- Foursquare is a popular topic among social media professionals, small business marketing and bloggers alike. The recurring theme is to strike while the iron is hot and to take a moment and strategize your marketing efforts on Foursquare. Unlike Twitter, it’s not easily gamed and can offer qualitative and quantitative feedback on your establishment. Wes Novack shares his experience on redeeming Foursquare offers at a couple establishments and could forecast some of the confusion to come for others. I have a ten ideas on how to jump into Foursquare marketing.
- Foursquare has a sizable opportunity for local search SEO. As we know, local search SEO (in addition to long-tail searches) make Foursquare a good opportunity with minimal efforts for a small business to gain a quick online presence. It’s evident now brand searches with Foursquare venues now rank pretty well. Chuck Reynolds from rYnoWeb has a kick-ass entry on how to capitalize on SEO benefits from Foursquare.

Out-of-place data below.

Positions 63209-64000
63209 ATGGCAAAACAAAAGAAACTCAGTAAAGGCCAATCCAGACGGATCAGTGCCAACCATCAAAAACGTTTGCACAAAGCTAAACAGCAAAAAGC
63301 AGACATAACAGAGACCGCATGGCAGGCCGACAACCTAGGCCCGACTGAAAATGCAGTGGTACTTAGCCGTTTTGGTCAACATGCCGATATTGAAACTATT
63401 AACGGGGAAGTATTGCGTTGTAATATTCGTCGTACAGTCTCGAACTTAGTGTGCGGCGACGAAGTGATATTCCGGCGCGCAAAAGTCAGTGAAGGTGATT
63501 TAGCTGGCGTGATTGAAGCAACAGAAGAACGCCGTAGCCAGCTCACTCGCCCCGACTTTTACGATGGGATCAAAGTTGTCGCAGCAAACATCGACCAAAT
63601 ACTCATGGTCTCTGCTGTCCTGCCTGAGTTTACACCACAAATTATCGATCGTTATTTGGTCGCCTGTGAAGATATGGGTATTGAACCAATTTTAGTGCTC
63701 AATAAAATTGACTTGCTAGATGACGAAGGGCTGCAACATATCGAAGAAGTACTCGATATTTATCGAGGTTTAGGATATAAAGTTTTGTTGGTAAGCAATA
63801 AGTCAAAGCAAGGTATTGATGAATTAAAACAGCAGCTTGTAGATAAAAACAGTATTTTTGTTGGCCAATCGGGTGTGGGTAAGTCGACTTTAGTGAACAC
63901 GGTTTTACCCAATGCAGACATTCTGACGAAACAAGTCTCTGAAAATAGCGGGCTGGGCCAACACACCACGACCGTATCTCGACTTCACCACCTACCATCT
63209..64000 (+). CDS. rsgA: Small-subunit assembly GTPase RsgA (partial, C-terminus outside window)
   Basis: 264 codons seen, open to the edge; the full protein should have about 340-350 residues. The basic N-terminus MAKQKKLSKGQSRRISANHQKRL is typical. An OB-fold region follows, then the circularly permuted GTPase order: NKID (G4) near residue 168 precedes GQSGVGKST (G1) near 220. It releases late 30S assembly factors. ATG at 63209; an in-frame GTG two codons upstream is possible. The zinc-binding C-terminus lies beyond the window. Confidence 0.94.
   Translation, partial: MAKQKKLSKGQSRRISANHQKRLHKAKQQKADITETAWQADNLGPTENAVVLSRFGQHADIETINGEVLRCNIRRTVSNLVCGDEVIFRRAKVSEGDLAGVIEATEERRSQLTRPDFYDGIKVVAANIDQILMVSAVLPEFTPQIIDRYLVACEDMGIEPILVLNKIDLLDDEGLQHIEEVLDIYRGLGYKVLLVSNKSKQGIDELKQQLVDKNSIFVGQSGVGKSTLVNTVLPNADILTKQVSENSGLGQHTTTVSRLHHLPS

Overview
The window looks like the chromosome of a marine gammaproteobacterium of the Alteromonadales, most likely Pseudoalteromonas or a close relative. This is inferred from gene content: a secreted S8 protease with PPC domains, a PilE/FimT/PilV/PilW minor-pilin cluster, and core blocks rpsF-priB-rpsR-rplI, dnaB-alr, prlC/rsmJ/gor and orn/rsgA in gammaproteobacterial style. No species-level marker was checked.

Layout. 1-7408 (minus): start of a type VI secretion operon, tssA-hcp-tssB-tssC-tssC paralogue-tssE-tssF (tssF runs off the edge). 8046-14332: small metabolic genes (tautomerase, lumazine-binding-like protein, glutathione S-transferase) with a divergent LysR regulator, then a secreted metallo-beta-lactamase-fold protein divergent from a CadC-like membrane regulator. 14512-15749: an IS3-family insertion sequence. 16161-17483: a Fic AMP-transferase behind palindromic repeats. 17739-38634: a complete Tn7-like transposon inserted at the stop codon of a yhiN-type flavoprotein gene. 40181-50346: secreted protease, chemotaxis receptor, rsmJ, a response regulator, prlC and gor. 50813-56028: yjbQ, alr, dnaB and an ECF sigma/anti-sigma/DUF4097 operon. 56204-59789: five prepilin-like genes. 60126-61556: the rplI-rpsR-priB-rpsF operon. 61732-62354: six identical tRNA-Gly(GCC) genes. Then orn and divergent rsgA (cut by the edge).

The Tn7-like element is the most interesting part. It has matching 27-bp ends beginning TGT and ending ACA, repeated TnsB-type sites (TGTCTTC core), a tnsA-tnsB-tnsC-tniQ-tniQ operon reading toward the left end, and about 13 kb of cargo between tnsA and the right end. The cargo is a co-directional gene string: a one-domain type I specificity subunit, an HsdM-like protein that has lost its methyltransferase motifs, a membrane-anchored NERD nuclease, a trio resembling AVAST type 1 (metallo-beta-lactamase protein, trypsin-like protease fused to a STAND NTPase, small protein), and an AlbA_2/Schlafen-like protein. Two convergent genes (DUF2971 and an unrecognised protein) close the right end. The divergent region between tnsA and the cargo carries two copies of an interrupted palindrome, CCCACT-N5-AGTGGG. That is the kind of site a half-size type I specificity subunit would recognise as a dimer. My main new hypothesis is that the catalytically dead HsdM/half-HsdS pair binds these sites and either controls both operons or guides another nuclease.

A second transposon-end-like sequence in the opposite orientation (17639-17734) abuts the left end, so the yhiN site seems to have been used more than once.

- Foursquare‘s potential for being bought by Yahoo! is not something early-adopter Foursquare users want. Yahoo has a way (sorta like Aol) to acquire something and lobotomize creativity, freedom and growth. Examples include Flickr and Delicious (both of which were independent startups prior to their acquisition). Read the buzz of the $100M speculation on VentureBeat.
- Foursquare is about connecting people to locations and enabling a true, measurable sense of loyalty among the tech-savvy. All these are good and can continue to get better as adoption increases. Opportunity exists for Foursquare to integrate with Yelp and provide even more relevant data and venues for people to check into. (I find Yelp has quality data and they work hard to make their site reputable.) Jay Baer has telling advice for those who scoff at the idea of Foursquare.
There you go; four thoughts on Foursquare tonight. What do you think?